DrBrewhaha | Oct 1, 2010 |
I used to have more of a soft spot for futurist books than I do now. I find that many of the gee-whiz predictions about how things will be lack plausibility, often due to the authors' limitations in understanding human nature.

Bell's book however, besides being generally more practical and grounded in technological fact, seems to show fairly good insight into what people really need and want from technology. While the book starts out in starry-eyed mode, it improves quickly enough by delving into what is currently available in total information tech, and what seems just around the corner.

Bell paints a fairly believable picture of how most information about our lives--from what we experience perceptually to all of the digital traces we leave--will all soon be cheaply stored and accessible. He makes a good case for thinking this is a positive advance, and much of the book is spent describing how we can already set the wheels of "total recall" in motion. The ideas are often presented based on Bell's own experiences developing the MyLifeBits system for Microsoft.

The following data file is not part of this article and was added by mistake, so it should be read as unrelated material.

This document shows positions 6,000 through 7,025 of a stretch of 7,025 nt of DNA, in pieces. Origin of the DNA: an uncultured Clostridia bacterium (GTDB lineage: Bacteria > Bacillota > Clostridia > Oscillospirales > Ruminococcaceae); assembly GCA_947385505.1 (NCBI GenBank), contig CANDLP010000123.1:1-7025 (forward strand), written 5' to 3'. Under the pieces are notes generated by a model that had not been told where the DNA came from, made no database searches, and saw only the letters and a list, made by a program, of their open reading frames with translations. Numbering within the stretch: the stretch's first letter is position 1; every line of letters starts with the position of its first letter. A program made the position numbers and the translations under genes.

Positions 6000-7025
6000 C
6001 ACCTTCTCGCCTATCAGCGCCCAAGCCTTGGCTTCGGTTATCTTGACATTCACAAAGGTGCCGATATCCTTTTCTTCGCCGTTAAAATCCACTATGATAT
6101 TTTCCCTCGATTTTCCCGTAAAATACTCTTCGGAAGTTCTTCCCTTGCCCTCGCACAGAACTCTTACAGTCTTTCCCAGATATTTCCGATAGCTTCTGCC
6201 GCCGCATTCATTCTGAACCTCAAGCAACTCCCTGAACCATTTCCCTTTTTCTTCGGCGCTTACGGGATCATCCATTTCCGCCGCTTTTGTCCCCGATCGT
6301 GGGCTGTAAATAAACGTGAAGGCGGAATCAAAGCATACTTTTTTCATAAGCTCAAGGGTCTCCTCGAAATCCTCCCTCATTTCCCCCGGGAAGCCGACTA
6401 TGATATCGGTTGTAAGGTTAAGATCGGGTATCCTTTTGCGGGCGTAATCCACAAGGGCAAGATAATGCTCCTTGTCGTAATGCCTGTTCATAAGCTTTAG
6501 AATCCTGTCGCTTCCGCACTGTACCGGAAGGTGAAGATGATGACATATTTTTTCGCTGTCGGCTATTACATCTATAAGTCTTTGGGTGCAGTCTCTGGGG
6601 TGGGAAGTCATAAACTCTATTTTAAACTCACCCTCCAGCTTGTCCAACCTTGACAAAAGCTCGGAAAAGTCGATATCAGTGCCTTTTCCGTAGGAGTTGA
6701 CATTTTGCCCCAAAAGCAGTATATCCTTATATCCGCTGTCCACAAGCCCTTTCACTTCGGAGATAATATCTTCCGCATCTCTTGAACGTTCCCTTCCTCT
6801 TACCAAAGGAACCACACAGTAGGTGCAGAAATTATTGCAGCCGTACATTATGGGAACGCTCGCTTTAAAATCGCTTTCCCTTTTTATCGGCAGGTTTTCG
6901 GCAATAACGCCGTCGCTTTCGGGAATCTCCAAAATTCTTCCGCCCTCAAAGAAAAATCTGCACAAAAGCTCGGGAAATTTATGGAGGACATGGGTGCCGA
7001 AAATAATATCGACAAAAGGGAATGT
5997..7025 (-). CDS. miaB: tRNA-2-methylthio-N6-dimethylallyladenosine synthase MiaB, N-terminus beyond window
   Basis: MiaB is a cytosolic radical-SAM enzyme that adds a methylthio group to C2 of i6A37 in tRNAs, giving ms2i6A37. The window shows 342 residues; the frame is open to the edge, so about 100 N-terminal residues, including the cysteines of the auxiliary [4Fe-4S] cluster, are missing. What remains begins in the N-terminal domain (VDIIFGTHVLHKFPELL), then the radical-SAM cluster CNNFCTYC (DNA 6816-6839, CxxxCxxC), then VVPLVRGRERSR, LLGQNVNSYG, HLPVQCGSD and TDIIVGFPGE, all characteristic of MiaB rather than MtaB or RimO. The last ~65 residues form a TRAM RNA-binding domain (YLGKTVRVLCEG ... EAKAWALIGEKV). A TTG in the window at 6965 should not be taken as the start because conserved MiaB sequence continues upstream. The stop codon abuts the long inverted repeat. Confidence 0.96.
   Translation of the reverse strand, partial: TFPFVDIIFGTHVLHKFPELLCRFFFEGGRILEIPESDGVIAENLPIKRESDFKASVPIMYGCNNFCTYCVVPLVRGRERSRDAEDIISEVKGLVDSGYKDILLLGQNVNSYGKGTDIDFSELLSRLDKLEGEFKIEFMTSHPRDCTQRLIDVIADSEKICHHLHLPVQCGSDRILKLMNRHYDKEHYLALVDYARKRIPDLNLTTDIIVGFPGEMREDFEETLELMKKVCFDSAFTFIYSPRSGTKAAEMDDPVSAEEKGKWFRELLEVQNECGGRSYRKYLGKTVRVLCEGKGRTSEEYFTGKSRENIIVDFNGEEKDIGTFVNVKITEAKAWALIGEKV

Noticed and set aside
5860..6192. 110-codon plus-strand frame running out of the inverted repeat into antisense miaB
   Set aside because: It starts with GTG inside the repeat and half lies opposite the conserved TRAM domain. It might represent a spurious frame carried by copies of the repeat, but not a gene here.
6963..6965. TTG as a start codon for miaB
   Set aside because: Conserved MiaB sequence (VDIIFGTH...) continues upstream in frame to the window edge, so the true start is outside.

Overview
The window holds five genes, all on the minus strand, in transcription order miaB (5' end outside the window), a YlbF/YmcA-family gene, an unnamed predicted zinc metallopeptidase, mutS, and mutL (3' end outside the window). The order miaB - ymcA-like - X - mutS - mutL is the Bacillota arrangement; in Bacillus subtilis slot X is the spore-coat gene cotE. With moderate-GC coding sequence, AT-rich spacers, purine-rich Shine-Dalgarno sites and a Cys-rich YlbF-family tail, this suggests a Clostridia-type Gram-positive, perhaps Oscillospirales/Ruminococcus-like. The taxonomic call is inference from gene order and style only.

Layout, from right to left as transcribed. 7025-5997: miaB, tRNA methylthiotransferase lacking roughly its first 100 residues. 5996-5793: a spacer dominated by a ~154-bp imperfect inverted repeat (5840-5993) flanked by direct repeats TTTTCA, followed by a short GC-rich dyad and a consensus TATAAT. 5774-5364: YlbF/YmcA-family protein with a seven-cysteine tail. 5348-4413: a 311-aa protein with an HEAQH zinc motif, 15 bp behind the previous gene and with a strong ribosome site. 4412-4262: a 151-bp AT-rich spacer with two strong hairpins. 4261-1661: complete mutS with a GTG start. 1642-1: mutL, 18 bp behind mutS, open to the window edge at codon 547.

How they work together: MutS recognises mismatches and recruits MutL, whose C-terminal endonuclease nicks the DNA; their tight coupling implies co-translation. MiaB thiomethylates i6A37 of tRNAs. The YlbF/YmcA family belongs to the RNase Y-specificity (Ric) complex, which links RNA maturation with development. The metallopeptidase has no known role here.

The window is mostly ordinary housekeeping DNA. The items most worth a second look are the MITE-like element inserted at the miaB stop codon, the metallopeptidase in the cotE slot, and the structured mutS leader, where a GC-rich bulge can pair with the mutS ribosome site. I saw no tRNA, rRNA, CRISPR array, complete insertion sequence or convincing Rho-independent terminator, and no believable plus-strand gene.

People interested in the areas of "personal informatics" will have already though through some of these issues. I found plenty more food for thought here, though, and I especially valued the many reference to extant technologies and the ideas for new technologies. The book is a little repetitive and fairly thin overall, but as a monograph, it serves its purpose pretty well. ( )
  trivigo | Jul 24, 2010 |
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Nom de l'autorCàrrecTipus d'autorObra?Estat